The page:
The cybersecurity company Kaspersky detected a UEFI rootkit that they have dubbed CosmicStand thanks to their antivirus and the work of their researchers. According to their investigation, this threat has been in use since 2016. It keeps computers infected even if an operating system is reinstalled or a hard drive is replaced.

What is a rootkit?

Avast, another computer security company, defines a rootkit as “a stealthy and dangerous type of malware that allows hackers to access your computer without your knowledge.” The CosmicStand case is nearly undetectable and uses the Unified Extensible Firmware Interface (UEFI), an operating system in its own right.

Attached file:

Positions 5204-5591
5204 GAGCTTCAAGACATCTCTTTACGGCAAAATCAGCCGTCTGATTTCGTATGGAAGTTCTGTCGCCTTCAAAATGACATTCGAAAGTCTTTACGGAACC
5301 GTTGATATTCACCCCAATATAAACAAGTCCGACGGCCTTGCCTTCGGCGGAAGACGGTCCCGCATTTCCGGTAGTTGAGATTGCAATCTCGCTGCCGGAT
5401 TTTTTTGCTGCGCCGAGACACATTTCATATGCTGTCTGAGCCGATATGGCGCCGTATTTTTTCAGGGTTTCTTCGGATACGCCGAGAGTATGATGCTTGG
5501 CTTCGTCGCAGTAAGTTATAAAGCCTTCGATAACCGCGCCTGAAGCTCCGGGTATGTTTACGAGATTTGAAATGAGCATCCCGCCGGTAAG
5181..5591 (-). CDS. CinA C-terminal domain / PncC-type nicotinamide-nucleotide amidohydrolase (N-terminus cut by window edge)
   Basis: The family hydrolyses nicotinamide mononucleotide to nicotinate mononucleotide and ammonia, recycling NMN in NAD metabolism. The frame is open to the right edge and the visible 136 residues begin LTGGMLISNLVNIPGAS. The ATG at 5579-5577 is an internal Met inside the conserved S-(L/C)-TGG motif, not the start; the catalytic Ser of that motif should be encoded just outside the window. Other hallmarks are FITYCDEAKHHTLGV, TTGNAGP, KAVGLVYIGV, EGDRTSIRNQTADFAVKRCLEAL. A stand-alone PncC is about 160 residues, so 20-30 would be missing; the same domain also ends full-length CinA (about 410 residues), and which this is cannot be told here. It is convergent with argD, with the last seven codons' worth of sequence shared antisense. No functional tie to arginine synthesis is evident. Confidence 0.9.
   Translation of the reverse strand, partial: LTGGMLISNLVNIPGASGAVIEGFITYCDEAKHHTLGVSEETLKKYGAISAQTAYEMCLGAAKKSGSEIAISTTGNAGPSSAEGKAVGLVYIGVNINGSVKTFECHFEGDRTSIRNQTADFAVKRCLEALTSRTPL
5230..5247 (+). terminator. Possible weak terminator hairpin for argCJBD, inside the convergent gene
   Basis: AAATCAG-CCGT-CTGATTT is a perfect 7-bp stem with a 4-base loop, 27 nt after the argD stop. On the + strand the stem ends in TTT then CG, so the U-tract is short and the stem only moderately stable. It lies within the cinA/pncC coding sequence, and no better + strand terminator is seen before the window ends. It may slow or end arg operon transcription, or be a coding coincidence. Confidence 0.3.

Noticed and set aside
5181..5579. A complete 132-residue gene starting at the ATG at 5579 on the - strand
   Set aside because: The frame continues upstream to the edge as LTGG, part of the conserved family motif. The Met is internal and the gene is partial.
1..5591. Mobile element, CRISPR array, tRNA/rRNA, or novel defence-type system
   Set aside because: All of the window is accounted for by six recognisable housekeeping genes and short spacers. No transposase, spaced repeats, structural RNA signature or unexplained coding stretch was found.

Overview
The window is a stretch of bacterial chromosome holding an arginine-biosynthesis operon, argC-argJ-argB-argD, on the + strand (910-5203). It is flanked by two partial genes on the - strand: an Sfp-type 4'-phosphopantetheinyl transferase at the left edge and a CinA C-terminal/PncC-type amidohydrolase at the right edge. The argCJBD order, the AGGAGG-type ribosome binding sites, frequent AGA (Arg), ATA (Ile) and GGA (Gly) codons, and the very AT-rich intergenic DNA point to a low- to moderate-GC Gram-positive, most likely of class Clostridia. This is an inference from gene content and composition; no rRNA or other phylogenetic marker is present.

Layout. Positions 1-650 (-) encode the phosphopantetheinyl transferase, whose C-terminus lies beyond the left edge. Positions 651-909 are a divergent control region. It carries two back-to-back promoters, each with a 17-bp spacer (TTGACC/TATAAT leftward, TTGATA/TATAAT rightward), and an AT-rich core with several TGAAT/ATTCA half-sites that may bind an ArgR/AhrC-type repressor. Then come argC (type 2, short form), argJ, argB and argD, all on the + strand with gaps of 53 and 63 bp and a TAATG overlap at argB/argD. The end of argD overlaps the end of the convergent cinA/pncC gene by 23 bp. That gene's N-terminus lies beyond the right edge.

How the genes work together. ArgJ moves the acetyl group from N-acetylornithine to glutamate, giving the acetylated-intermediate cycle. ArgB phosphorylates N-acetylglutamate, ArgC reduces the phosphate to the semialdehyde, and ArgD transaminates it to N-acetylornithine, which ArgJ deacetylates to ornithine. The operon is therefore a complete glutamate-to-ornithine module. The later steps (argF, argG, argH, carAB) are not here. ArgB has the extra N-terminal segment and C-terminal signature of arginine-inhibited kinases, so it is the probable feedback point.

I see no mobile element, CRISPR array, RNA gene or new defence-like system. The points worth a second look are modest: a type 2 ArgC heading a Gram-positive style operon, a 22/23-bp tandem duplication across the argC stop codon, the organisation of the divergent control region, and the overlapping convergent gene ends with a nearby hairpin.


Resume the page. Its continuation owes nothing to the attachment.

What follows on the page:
The Kaspersky study warns that the UEFI is located in the flash storage chip connected to the SPI, which complicates the detection of the vulnerability. In addition, it is the first thing that runs when the computer is turned on, influencing the operating system, cybersecurity applications, and all software.

The origin of CosmicStrand

Kaspersky attributes the authorship of the UEFI rootkit to a Chinese-speaking cybercriminal group linked to the crypto miner Trojan. “The most surprising aspect of this report is that this UEFI implant appears to have been in use since late 2016, long before UEFI attacks began to be described publicly,” they stress. This discovery raises a final question: if this is what attackers were using back then, what are they using today?”

Kaspersky researchers have found the rootkit in the firmware images of some Gigabyte or Asus motherboards. Specifically, CosmicStrand sets ‘hooks’ at critical points that affect the boot process to continue attacking even if the device owner resets the computer.

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